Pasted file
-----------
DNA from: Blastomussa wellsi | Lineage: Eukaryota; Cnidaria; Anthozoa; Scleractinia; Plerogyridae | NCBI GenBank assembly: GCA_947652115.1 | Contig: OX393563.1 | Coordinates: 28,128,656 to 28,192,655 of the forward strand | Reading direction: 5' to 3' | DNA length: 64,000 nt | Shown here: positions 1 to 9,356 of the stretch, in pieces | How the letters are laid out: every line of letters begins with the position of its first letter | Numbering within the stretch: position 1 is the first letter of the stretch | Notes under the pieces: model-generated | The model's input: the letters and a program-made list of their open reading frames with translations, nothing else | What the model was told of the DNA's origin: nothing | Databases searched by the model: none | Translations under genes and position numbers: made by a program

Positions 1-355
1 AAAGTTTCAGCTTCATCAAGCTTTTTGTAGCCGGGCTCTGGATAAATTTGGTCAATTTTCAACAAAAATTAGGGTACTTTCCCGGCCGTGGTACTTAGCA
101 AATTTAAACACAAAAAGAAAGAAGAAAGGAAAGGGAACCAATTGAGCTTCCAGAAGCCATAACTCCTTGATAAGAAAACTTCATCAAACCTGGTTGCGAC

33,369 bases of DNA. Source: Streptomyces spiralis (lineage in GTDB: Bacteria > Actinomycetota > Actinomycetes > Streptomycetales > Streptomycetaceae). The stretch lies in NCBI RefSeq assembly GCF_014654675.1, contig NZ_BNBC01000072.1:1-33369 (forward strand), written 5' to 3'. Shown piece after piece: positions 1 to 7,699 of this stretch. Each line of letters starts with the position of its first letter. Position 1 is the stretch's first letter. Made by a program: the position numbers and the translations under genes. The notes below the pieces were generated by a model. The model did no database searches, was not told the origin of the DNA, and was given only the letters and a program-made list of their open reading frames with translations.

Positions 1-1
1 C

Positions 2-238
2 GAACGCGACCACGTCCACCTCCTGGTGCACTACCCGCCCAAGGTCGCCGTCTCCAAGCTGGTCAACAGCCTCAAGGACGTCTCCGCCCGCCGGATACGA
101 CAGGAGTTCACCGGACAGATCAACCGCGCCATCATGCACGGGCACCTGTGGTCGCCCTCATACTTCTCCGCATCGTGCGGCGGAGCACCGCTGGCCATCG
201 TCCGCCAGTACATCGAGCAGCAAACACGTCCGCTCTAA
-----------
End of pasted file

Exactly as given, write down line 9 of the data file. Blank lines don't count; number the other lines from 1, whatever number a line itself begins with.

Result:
2 GAACGCGACCACGTCCACCTCCTGGTGCACTACCCGCCCAAGGTCGCCGTCTCCAAGCTGGTCAACAGCCTCAAGGACGTCTCCGCCCGCCGGATACGA